A cat with whiskers could not have escaped the jaws of a predator or the claws of a carnivore.
However, it may not have been the only cat to exhibit such behaviour, according to a new study.
Researchers at the University of California at Santa Barbara used computer simulations to see if it was possible to predict how whiskers on a cat’s body might behave based on a genetic trait.
They found that the genes responsible for whiskers are likely to be present in other cats, including those with brown coats.
Researchers also found that whiskers can also vary in shape and size depending on the cat’s environment, suggesting that there are many factors influencing the colouration of whiskers.
“We think that whisker colour is a very important factor in the development of the whiskers, which can affect behaviour in many different ways,” said lead author Anupam Choudhary, a postdoctoral researcher in the UC Santa Barbara College of Veterinary Medicine.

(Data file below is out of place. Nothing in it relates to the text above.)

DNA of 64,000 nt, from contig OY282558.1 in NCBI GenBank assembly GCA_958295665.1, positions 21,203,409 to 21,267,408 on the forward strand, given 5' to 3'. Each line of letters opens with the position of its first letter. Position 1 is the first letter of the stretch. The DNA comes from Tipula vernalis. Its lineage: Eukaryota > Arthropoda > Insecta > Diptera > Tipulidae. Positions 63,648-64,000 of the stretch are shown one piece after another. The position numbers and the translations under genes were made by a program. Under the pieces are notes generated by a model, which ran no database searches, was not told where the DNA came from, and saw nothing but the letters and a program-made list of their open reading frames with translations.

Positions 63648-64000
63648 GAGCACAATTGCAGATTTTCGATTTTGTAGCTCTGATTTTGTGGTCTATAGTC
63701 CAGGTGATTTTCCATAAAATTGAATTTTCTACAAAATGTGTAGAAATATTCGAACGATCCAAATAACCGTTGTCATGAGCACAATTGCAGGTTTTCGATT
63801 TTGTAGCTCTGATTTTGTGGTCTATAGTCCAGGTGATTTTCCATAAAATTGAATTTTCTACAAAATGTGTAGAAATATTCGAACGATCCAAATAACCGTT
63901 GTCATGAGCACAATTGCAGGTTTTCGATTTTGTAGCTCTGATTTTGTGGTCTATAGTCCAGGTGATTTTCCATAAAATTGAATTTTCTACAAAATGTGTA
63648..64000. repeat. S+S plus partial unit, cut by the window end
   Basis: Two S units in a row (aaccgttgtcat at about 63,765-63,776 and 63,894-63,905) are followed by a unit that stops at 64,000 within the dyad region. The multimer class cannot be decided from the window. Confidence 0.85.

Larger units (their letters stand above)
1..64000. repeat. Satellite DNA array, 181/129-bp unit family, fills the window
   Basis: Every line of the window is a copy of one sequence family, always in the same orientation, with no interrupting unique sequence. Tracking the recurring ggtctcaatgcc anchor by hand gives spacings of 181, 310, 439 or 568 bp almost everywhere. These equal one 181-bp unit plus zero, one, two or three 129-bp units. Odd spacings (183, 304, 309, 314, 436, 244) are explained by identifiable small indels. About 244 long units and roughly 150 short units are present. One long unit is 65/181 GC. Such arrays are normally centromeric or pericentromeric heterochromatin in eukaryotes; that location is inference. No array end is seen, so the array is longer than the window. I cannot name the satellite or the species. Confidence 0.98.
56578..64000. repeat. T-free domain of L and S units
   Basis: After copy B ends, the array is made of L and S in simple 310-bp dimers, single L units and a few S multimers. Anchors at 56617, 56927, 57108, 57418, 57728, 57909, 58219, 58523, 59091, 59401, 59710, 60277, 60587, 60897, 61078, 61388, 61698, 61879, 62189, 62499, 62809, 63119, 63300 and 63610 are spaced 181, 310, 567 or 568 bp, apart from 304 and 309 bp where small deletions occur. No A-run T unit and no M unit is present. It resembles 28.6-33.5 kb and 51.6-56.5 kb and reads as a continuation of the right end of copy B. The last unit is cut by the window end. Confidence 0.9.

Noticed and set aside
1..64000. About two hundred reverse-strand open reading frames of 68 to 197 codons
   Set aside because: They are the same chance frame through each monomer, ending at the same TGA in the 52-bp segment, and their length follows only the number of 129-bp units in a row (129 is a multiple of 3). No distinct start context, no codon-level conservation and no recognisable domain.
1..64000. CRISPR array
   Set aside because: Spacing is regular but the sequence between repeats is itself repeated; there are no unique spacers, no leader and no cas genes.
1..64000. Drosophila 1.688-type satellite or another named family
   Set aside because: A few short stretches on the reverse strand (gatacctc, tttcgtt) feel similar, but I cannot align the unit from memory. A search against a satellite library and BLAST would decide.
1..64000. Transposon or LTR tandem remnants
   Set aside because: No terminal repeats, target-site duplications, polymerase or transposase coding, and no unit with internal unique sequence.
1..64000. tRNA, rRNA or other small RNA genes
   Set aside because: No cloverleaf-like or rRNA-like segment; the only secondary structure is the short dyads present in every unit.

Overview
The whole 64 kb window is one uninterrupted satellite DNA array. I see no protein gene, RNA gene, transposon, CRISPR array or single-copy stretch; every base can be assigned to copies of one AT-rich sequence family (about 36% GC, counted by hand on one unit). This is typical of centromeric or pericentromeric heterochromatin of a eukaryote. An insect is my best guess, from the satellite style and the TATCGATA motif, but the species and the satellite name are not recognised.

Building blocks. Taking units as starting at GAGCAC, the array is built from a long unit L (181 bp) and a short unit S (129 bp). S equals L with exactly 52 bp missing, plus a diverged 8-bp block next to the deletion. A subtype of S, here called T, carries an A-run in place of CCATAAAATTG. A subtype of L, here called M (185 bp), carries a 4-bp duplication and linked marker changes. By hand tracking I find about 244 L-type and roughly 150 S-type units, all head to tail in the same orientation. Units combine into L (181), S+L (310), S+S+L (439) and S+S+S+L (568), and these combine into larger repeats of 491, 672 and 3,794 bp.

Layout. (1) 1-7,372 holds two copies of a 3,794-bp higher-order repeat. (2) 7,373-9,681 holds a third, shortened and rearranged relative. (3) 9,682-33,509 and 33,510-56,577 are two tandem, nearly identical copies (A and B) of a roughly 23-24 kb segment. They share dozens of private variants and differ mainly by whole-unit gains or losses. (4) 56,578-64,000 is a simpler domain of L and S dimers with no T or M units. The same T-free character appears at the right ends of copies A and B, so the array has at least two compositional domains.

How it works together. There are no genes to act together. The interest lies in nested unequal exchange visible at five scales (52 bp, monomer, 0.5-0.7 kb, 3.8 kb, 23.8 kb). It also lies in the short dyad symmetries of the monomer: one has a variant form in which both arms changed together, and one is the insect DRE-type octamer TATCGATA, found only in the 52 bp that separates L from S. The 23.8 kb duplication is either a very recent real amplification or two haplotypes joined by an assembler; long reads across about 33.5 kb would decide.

“For example, in some areas, whiskers may be different in colour from the rest of the body, which is important for survival in the wild.”
The researchers found that some cats also showed distinct colouration in the skin, suggesting there was some sort of camouflage to whiskers that allowed predators to see the cats.
Choudharies said that it could be possible that whisked cats can adapt to living in a particular area, or that they are used to living with predators and that whisking is a part of their natural behaviour.
“These results suggest that whiskered cats are a result of their environment and may be used as camouflage in order to help them survive in this particular environment,” he said.
Chouxy said the researchers hope to investigate the genetics of whisker variation and the role that the coat may play in whiskers in more detail in the future.
“It could be that whiskering is a trait that is unique to the cat and that it has evolved through the interaction of the genes that control the colour and texture of the coat,” he added.